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7 December 2023 Lumping three nominal species into one: taxonomic revision of amphibian parasitic leeches of Torix in Far East Asia (Hirudinea: Glossiphoniidae)
Chiaki Kambayashi, Takafumi Nakano
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Although most members of the freshwater leech family Glossiphoniidae have mid-body somites divided into three annuli, the genus Torix Blanchard, 1893 is distinguished by two-annuli somites. Torix has high species richness in Far East Asia, and three nominal species have been recognised in the Japanese Archipelago and adjacent regions that can be distinguished by a combination of both internal and external morphological characteristics. However, recent studies have shown that these diagnostic features are ontogenetically variable and this has resulted in taxonomic confusion among Torix species endemic to the Japanese Archipelago. In this study, we revisit the taxonomic accounts of T. orientalis (Oka, 1925) and T. tagoi (Oka, 1925), in addition to that of the recently redescribed T. tukubana (Oka, 1935) to clarify the diagnostic characteristics for each of the three species. Our morphological and molecular phylogenetic analyses demonstrated that the three Torix species in Japan are indistinguishable. We therefore conclude that these species should be synonymised and treated as a single species. The specific names orientalis and tagoi were simultaneously established under the genus Oligobdella Moore, 1918, therefore we acted as First Reviser and gave precedence to the name O. tagoi, thus the valid name for the Far East Asian Torix species is T. tagoi unless T. orientalis and T. tagoi are treated as distinct species. There are several type localities for T. tagoi and the name-bearing types have been lost, therefore we designate a neotype for this species to obviate zoological and nomenclatural issues.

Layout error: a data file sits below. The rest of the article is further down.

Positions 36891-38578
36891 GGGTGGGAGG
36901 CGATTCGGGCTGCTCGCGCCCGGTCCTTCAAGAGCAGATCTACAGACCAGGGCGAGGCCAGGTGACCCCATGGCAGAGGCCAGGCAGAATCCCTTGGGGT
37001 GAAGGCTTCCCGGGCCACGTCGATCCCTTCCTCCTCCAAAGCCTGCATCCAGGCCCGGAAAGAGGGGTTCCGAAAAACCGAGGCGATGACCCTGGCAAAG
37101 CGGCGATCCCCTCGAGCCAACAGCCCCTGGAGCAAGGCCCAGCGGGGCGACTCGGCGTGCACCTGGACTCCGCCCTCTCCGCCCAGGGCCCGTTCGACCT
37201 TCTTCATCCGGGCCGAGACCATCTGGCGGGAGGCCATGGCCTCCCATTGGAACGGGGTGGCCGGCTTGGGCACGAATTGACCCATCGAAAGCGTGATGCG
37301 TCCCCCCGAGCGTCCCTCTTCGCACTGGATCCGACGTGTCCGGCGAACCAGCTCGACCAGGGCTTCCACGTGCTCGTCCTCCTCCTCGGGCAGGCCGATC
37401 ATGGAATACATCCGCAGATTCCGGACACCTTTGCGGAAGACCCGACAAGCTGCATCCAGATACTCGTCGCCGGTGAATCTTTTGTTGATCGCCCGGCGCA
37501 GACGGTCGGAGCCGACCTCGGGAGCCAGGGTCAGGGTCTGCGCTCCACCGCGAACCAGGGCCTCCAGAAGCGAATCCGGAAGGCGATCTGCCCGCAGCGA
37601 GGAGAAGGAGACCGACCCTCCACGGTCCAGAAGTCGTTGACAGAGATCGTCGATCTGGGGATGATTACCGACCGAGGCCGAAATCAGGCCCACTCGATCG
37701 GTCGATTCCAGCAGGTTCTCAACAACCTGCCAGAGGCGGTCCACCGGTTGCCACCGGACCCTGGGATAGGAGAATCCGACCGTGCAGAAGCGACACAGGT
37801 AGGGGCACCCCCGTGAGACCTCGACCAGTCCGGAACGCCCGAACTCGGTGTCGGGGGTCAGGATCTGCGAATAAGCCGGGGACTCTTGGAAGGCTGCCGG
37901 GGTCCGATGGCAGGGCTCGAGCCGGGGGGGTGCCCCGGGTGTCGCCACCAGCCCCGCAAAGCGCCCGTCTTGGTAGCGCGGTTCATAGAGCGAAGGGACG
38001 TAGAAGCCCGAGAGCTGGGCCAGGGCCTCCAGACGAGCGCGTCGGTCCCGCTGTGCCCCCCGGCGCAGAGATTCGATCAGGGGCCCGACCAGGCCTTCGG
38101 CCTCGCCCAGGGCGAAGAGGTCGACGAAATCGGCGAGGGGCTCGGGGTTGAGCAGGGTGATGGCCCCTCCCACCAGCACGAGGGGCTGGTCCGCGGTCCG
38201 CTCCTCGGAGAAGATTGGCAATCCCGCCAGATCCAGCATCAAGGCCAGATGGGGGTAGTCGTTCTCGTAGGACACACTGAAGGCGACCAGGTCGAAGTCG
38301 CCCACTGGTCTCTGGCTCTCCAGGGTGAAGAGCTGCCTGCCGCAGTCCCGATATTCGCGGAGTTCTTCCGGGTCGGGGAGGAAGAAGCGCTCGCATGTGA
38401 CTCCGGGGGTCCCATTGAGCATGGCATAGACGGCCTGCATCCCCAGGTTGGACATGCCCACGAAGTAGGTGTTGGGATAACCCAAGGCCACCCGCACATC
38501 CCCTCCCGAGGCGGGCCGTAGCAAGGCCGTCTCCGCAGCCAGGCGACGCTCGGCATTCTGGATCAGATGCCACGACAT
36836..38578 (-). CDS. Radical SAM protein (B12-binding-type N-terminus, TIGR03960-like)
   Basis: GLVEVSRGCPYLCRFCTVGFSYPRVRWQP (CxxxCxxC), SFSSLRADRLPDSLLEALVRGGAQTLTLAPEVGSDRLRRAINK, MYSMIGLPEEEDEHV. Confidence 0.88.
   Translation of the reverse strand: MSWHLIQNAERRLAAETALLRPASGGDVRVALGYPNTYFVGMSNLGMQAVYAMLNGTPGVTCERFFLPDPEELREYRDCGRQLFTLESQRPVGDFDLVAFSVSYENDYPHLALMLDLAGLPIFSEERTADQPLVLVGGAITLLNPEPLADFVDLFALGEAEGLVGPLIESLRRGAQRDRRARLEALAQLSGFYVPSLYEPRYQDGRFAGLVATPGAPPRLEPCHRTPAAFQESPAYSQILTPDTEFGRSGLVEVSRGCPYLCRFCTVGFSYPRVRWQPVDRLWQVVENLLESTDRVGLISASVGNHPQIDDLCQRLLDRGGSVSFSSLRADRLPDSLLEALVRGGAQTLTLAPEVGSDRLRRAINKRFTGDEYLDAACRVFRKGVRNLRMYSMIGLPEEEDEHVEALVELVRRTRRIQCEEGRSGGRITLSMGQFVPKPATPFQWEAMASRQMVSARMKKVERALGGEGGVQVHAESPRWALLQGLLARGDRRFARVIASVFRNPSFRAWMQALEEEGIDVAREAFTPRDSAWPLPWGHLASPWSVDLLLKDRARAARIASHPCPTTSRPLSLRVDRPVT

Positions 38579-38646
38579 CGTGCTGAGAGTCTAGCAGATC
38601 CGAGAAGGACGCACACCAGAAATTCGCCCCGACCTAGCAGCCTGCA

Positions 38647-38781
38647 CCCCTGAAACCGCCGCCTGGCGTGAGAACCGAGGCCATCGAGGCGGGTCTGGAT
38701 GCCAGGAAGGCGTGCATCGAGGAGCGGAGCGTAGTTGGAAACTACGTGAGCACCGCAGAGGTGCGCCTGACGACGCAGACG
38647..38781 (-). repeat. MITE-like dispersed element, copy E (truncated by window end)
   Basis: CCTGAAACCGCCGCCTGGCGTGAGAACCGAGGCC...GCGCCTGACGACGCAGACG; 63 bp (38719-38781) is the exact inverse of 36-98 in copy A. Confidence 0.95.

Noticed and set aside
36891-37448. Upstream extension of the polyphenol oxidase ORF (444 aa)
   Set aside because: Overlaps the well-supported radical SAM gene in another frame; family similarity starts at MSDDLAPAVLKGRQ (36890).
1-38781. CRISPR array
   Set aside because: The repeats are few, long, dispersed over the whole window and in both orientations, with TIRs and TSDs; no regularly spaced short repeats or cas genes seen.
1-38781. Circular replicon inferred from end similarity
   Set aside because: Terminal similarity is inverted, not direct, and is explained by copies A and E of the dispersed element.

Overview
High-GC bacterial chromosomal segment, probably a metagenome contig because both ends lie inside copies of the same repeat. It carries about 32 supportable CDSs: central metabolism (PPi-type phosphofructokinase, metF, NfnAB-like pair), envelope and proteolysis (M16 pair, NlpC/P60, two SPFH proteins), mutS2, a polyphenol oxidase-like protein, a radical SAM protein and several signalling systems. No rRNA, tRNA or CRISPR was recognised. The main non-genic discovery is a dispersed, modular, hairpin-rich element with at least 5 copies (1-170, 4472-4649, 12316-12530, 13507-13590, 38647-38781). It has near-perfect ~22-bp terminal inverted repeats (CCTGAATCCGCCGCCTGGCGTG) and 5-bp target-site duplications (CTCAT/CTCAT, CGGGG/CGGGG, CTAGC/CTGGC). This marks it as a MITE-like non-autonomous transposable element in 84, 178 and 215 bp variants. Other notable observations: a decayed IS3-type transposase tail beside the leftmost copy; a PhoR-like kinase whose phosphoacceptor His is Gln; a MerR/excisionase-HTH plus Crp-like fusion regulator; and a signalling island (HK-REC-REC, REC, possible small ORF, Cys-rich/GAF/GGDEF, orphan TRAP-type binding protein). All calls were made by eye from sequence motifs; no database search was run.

Chiaki Kambayashi and Takafumi Nakano "Lumping three nominal species into one: taxonomic revision of amphibian parasitic leeches of Torix in Far East Asia (Hirudinea: Glossiphoniidae)," Invertebrate Systematics 37(12), 819-833, (7 December 2023).
Received: 6 August 2023; Accepted: 6 November 2023; Published: 7 December 2023
‘Rhynchobdellida,’ Glossiphoniiformes
blood sucking
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